I just receive some peony seeds with a little amount of gibberellic acid and instruction how to use it with the new seeds to break seeds dormant, but since I live in zone 5, I knew the seeds needs to go through the cold treatment, My question is can I combine the acid treatment and the cold treatment? Or I am just suppose to use the acid and keep the seeds indoor to germinate? I really need to know before the frost, and thank you in advance
I would place the seeds in a gibberellic acid solution to soak for a day or two.
Then pour the seeds and the solution onto moist vermiculite.
Then keep them warm---apparently a fairly warm temperature is best.
i.e. about 80ºF or slightly above.
Keep them warm for three months. Then chill in frig for three months, then back to warmth.
Peonies are hypogeal germinators. The root forms first, but the leaves do not show until the second warm period.
This is from what I have read, and I am just trying this now myself.
Thank you very much CLScott,
I went back and contacted the seller(in china), she/he advice me to keep them outside and subjected them to weather changes, but I do not feel right about it, therefore I am thinking of dividing the seeds into two groups; one to keep in the unheated basement the other in the attic instead of the outside which will give them a fare period of a fair cold and heat cycle and I probably going to keep a couple of seeds from each color into future trial, wish me luck and thank you very much
Yes, an outdoor treatment with alternating temperatures has been recommended to me also.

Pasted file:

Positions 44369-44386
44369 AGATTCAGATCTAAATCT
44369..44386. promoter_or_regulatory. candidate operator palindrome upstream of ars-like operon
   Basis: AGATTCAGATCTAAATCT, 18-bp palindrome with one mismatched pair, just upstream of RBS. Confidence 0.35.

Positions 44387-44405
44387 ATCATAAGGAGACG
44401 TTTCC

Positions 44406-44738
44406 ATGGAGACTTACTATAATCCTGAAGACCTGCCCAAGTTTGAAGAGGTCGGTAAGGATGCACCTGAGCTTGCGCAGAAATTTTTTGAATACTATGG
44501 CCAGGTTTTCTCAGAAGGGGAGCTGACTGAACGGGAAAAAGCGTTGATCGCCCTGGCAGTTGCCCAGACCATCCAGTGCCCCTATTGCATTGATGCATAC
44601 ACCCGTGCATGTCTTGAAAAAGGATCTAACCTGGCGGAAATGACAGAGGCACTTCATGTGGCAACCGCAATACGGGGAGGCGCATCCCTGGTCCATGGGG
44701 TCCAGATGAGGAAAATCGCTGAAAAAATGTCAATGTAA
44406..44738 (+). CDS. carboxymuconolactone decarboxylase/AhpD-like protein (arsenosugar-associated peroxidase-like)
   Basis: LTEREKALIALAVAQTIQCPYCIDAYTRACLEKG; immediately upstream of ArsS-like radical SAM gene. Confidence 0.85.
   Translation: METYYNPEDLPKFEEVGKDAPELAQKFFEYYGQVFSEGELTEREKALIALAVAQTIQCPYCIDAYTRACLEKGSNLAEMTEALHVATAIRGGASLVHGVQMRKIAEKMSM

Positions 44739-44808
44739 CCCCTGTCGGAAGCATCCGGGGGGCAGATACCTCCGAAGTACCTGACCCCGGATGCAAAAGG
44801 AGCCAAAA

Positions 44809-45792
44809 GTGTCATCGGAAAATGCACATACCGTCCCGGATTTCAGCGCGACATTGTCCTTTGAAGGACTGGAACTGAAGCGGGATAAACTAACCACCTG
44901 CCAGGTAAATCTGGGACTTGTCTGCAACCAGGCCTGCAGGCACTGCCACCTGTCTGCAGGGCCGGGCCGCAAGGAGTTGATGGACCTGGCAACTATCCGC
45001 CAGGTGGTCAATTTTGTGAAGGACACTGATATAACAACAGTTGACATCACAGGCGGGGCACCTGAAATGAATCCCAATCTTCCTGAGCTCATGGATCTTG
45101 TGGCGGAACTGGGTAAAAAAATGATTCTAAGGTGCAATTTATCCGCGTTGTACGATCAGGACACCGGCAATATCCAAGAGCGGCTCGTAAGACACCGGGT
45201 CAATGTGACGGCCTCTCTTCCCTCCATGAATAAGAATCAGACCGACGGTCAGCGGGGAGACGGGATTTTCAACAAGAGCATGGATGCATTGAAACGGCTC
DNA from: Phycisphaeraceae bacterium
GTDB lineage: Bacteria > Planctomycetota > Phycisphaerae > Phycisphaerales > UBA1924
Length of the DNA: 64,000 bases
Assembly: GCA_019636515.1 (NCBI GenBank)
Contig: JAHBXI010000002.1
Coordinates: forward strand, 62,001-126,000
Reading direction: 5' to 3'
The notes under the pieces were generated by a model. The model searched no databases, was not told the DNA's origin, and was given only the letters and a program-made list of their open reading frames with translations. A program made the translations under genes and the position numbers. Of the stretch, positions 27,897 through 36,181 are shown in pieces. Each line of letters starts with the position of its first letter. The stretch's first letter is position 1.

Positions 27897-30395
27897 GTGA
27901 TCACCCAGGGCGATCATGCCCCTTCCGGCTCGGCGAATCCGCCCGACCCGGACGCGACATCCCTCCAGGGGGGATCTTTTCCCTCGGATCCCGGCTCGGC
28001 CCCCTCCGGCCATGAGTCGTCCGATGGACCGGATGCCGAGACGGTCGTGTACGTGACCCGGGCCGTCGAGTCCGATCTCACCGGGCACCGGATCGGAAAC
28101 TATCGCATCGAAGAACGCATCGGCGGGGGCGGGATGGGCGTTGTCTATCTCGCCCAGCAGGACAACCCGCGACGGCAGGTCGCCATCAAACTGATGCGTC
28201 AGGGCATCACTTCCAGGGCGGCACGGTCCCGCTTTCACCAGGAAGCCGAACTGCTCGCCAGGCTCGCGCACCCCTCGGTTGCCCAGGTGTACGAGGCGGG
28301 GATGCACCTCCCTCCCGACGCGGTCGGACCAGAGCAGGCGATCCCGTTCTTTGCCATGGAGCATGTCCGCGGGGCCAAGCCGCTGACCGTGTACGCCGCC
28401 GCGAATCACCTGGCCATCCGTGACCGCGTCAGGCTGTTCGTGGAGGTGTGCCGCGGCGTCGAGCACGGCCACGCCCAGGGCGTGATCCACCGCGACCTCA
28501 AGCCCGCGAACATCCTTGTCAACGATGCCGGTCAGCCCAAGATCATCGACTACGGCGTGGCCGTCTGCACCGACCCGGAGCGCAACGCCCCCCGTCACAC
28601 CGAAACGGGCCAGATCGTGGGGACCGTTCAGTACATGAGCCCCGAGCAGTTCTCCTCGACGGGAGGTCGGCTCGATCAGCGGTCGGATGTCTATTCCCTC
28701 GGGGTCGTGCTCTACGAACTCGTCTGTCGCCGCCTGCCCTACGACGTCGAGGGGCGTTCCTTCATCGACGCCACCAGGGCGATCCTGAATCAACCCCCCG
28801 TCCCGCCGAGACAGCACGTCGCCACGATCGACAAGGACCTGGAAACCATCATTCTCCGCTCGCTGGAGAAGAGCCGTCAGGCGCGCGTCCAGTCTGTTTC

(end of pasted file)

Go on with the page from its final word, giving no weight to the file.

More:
The ones that I did that way,--- did not germinate so now I am trying the three month cycles in house and 'frig. Keeping a few of each color is a good idea and trying the different methods is good.
Keep us posted when you get results.
CLScott, Were the seeds rooted when you moved them? My peony seeds were put on a soilless mix in Ziploc bags in early October and left on top of our freezer, where it's a little extra warm in the house, until Christmas. That's about three months. Then they were moved to a cool spare bedroom, even though they hadn't put out roots yet. I've read you should let them root at the warm temperature, but guess I don't have the patience to wait. Many seeds moved to the cool room have rooted and are now being moved to the unheated basement where they'll grow shoots. The ones that haven't rooted or have roots less than 1" (2.5cm) have been left in the cool room awaiting decent sized roots. Sometimes the ones with short roots put into cold treatment will stop growing roots and grow the shoot instead, so it pays to be patient. I guess this isn't really relevant to your technique, just my own experience.
There have been self-sown seedlings outside in zone 5, so that can work, too, but because they're self-sown it is hard to say if they put out roots the first year they fell to the ground or the following year. The gibberellic acid is probably used to make sure they put out their roots the first year of planting outside.